An excited buzz seems to be swirling around the Republican National Convention even before it gets started Monday in St. Paul, Minn.
Sen. John McCain's surprise choice of Alaska Gov. Sarah Palin to be his running mate sent shock waves through Republican and Democratic political circles. A University of Georgia political scientist says that it may be enough to spur the kind of excitement for Republicans that Democrats had with the fervor surrounding Barack Obama.
"I think she is a largely unknown quantity," said Charles Bullock, a UGA professor. "People will be tuning in (to the Republican convention) to say ‘Who is she?' and ‘What does she have to say?'"
Bullock believes women will be particularly drawn to watch the convention.
"She calls herself a ‘hockey mom.' In our part of the world, Little League moms of whatever strain, soccer or softball, may be able to identify with her having five children and a job," he said.
Paul Stanley, chairman of the Hall County Republican Party, agrees with Bullock's assessment of Palin. "For some people, it might give some more interest because people will want to tune in and see what she's got to say and listen to what other people have to say about her," Stanley said.
He called her background "intriguing."
In two short years, Palin moved from small-town mayor with a taste for mooseburgers to the governor's office, and now is making history as the first female running mate on a Republican presidential ticket. She has more experience catching fish than dealing with foreign policy or national affairs.
In turning to her, McCain picked an independent figure in his own mold, one who has taken on Alaska's powerful oil industry and, at age 44, is three years younger than Democratic presidential nominee Barack Obama and a generation younger than McCain, 72.
Palin's selection was a surprise, as McCain passed over many other better-known prospects, some of whom had been the subject of intense speculation for weeks or months.
"Holy cow!" said her father, Chuck Heath, who got word something was up while driving to his remote hunting camp.
Palin had been in the running mate field but as a distinct long shot. She brings a strong anti-abortion stance to the ticket and opposes gay marriage -- constitutionally banned in Alaska before her time -- but exercised a veto that essentially granted benefits to gay state employees and their partners.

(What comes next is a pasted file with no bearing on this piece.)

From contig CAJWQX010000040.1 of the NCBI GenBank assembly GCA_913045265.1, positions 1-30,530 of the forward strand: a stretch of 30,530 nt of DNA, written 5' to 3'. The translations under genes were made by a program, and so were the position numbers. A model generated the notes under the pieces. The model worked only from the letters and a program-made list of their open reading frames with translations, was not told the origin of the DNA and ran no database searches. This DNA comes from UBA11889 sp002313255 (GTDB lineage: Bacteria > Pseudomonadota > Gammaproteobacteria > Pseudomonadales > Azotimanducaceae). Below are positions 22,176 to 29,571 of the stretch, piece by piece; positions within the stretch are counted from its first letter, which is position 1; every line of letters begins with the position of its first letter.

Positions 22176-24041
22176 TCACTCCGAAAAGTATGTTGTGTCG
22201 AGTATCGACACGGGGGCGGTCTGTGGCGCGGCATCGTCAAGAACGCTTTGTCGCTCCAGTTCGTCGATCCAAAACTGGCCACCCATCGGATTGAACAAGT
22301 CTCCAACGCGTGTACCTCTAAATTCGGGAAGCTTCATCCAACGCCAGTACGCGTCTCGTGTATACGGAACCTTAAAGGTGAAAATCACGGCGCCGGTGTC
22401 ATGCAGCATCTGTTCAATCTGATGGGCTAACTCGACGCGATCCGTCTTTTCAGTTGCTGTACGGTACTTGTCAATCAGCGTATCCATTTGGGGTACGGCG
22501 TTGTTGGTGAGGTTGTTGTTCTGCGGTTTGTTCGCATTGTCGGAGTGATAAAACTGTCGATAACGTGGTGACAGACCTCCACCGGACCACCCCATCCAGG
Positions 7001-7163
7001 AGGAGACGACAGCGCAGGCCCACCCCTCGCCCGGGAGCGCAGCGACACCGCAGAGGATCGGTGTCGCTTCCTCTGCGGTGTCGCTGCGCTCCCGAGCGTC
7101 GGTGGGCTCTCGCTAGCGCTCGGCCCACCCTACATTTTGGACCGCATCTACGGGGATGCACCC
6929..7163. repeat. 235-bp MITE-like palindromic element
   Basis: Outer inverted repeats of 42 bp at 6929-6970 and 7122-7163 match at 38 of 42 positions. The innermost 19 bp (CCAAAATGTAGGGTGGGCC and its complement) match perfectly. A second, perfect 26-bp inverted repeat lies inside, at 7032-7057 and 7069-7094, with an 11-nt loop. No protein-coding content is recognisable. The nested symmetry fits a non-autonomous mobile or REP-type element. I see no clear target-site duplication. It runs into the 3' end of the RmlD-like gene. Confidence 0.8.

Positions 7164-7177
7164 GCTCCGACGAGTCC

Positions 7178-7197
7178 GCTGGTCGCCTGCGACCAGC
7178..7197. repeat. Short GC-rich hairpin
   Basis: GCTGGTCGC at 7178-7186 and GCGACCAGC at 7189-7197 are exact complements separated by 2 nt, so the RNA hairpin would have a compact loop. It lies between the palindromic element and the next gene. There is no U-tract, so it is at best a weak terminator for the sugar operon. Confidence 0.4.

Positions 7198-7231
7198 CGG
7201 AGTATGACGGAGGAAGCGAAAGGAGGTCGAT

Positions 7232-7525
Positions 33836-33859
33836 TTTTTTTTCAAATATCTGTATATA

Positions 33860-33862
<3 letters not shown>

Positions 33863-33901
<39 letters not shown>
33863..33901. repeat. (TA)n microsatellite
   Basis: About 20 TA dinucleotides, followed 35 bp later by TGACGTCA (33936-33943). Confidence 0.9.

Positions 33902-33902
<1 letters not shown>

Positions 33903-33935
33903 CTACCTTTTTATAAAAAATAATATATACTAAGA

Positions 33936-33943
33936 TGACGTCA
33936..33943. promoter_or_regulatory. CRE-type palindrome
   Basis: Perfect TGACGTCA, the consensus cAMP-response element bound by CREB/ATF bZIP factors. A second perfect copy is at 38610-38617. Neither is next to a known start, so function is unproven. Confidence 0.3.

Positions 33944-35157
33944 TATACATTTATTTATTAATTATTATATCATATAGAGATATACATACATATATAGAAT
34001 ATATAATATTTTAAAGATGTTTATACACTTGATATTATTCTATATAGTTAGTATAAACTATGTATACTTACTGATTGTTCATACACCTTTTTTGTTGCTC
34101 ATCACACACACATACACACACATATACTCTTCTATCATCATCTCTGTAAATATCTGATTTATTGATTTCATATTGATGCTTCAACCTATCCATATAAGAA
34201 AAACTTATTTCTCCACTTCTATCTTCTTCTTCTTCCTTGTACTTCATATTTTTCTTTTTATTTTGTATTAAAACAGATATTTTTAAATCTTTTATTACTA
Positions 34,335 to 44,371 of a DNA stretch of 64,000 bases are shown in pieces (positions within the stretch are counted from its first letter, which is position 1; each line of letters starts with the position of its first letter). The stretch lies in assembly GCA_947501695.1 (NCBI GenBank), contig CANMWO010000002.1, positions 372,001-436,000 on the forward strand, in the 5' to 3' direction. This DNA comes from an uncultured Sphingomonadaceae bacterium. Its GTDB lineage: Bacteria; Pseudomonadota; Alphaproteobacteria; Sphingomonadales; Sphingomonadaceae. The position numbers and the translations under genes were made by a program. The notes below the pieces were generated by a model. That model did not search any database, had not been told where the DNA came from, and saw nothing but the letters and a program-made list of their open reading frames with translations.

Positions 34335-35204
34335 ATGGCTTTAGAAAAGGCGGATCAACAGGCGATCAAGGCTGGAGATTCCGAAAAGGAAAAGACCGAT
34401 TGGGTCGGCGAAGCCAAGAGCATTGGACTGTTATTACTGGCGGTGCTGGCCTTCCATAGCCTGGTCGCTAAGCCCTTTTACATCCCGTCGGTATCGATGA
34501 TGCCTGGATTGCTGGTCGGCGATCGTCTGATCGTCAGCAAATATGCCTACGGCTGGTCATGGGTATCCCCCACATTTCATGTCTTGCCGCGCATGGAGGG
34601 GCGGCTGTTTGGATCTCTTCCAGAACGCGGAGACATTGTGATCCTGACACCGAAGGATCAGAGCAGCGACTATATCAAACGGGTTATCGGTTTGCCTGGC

"She stands up for what's right, and she doesn't let anyone tell her to sit down." McCain said in introducing her to an Ohio rally. "She's exactly who I need."
Georgia Republican Party chairwoman Sue Everhart, the first woman to head the state party, said Palin was the right choice.
"By selecting Gov. Sarah Palin as his running mate, Sen. John McCain reaffirmed his commitment to shaking up Washington and bringing about real reform," Everhart said. "Like John McCain, she has demonstrated an ability to work across the aisle and dedication to our conservative principles."
A former Georgia newspaper publisher who now heads a paper in the Alaskan capital of Juneau gives Palin high marks.
"She can make a decision and doesn't hesitate," said Robert O. Hale, publisher of the Juneau Empire. "But she is also seen around town without a security detail. She goes to school events with her kids and to the hockey rink or soccer field just like any mom."
Hale, who has reporters covering the state capitol daily, said the entire state was taken by surprise by Friday's announcement, which reached Alaska around 6:30 a.m. "Her staff didn't know," he said.
The Associated Press contributed to this story.